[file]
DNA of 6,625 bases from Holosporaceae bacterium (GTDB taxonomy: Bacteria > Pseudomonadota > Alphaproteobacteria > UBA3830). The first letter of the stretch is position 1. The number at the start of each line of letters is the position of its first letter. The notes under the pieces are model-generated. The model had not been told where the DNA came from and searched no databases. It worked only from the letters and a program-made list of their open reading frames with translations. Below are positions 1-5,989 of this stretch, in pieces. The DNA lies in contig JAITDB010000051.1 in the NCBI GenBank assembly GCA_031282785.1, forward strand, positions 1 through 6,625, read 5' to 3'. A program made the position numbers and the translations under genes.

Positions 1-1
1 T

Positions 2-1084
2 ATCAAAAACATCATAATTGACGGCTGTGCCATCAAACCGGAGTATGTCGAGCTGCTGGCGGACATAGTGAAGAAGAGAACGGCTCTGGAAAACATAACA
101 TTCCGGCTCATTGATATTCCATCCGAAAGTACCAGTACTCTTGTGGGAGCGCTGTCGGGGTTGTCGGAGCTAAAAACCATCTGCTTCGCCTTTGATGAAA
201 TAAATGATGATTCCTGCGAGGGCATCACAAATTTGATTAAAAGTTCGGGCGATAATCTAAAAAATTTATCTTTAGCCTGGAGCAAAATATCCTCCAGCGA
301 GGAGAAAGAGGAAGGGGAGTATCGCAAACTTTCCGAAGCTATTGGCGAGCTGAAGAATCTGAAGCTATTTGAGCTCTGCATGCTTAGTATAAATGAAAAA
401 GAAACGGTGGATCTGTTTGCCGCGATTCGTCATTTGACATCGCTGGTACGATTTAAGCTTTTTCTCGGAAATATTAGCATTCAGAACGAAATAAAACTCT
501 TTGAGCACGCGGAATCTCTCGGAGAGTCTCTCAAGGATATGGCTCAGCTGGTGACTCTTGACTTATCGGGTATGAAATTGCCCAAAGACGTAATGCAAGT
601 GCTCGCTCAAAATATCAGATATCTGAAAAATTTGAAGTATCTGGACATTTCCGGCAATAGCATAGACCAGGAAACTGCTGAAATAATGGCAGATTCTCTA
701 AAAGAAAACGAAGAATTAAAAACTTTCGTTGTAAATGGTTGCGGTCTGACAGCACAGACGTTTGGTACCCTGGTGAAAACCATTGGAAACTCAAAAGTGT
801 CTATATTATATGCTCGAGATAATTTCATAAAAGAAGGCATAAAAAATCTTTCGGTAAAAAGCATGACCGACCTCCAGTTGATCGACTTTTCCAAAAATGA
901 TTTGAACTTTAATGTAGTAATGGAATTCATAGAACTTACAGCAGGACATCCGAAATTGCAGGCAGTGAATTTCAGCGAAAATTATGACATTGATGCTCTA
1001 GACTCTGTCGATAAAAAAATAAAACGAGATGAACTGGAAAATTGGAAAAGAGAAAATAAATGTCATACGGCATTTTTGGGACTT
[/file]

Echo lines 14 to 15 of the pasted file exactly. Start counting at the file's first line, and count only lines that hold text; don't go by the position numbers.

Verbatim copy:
901 TTTGAACTTTAATGTAGTAATGGAATTCATAGAACTTACAGCAGGACATCCGAAATTGCAGGCAGTGAATTTCAGCGAAAATTATGACATTGATGCTCTA
1001 GACTCTGTCGATAAAAAAATAAAACGAGATGAACTGGAAAATTGGAAAAGAGAAAATAAATGTCATACGGCATTTTTGGGACTT